There has been a lot of discussion, both in Seattle and nationally, about how we can make cities that are great for kids. At a breakfast in downtown Seattle earlier this week, Kate Joncas of the Downtown Seattle Association made the argument that "if downtown doesn't work for a two-year-old, it doesn't work for anyone." Her thinking falls right in line with urbanist luminaries like Gil Penalosa and Brent Toderian, who have both compellingly argued for more kids, seniors and families in our urban cores.
But what does it take to make cities more kid friendly?
There are some obvious social infrastructure needs, like great schools, that need to be in place to make downtowns more family friendly. And research is showing that once those schools are in place, the density of urban environments may actually help kids succeed as a fantastic article in Atlantic Cities noted this week. But the other critical component seems to be the need to integrate play into the urban environment.
For kids, play is a critical component to their physical and psychological development. And for parents, places where kids play can be an important social space for sharing and creating community. (That, in fact, was one of our goals at Beacon Mountain (shown above), which Seattle Magazine recently recognized as one of the Best Kids' Activities).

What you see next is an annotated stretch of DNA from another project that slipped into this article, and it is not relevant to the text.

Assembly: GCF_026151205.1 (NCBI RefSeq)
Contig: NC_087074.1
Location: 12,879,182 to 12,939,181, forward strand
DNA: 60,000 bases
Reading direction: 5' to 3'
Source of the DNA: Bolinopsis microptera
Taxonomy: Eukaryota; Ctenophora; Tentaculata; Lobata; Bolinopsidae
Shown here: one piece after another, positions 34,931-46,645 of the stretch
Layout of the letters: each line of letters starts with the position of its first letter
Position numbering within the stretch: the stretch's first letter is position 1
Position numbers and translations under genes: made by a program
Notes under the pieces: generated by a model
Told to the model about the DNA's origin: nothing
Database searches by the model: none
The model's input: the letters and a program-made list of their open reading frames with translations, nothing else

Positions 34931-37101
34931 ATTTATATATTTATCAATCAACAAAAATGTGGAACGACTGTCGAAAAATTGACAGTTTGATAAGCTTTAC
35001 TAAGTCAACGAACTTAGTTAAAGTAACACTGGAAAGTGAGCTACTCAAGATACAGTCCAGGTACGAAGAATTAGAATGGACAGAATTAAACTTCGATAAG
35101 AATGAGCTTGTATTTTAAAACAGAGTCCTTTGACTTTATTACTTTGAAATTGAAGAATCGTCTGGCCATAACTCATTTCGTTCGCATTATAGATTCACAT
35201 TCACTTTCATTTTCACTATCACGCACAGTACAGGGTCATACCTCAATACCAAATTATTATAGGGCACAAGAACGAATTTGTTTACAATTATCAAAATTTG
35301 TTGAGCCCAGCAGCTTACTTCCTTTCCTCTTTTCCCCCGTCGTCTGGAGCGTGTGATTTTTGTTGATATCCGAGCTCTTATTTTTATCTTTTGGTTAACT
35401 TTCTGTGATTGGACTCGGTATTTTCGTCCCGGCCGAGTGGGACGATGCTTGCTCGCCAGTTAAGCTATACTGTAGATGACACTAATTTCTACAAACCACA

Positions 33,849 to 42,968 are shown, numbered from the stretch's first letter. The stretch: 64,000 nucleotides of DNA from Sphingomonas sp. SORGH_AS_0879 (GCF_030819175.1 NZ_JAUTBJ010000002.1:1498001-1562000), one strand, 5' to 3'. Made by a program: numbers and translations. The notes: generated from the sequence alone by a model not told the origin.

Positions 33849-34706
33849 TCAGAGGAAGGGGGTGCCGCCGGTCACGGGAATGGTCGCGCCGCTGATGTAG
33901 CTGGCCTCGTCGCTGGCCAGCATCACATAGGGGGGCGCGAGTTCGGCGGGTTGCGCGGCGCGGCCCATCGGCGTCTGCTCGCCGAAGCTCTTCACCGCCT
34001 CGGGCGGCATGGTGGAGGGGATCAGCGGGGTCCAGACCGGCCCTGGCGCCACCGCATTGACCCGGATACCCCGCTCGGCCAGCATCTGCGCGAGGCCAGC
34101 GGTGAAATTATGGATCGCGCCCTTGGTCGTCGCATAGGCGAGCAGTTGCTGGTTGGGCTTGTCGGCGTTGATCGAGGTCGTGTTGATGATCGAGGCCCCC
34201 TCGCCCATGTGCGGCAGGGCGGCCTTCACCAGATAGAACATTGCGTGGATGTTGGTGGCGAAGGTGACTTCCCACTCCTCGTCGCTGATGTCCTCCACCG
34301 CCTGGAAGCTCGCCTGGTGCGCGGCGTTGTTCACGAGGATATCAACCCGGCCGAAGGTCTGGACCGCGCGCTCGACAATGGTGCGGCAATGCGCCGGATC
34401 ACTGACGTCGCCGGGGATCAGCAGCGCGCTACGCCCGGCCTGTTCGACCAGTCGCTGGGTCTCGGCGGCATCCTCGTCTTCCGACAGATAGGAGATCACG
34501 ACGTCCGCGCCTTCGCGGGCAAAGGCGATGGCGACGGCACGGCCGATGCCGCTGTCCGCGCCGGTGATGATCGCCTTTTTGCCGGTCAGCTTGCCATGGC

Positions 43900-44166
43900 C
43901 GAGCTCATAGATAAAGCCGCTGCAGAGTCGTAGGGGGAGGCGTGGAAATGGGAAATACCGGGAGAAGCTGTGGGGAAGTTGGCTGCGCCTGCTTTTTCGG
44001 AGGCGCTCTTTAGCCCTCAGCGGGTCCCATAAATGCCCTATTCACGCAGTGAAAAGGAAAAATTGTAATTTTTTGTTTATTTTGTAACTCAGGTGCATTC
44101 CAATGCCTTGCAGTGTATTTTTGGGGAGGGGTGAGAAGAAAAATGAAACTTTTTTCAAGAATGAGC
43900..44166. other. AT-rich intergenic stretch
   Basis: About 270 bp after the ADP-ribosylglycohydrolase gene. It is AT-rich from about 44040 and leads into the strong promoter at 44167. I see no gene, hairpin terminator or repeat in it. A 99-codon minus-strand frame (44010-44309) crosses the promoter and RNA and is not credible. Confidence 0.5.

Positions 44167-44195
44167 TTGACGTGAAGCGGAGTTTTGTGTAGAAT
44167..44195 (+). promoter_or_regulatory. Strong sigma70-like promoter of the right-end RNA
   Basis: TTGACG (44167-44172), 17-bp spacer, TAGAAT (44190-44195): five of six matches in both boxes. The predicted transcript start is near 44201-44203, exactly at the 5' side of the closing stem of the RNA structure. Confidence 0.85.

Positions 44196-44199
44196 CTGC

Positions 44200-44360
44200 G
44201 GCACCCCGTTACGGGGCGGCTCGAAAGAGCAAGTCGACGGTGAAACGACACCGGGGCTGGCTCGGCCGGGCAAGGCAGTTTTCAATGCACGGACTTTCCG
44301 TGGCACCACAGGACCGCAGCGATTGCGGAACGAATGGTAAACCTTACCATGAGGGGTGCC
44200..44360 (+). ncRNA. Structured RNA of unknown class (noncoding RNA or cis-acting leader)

Play is coming under closer academic scrutiny as well. Over at Slate, Nicholas Day uses David Rockwell's Imagination Playground to explore the concept of loose parts as the best way to promote play. But the Slate article is but the tip of the iceberg compared to the in-depth videos from the Museum of Modern Art's recent symposium, The Child in the City of Play, which Arcady gives a run-down of on the Playscapes blog. The videos are a fantastic primer on both how childhood play can integrate into the life of the City, but what really excited us as designers was the explorations of the visual and aesthetic demands of play environments, including Adrian Gueze from West 8 discussing the compromises between play and safety that he was forced to make at London's Jubilee Gardens.
If you're interested in learning more about kids in cities, check out the AIA's Ingredients for a Family-Friendly Downtown event, coming up on April 11th at City Hall.
Finally, a follow up on something we mentioned a few weeks ago: the EIS scoping for the Cherry Point coal terminal received 124,000 comment letters.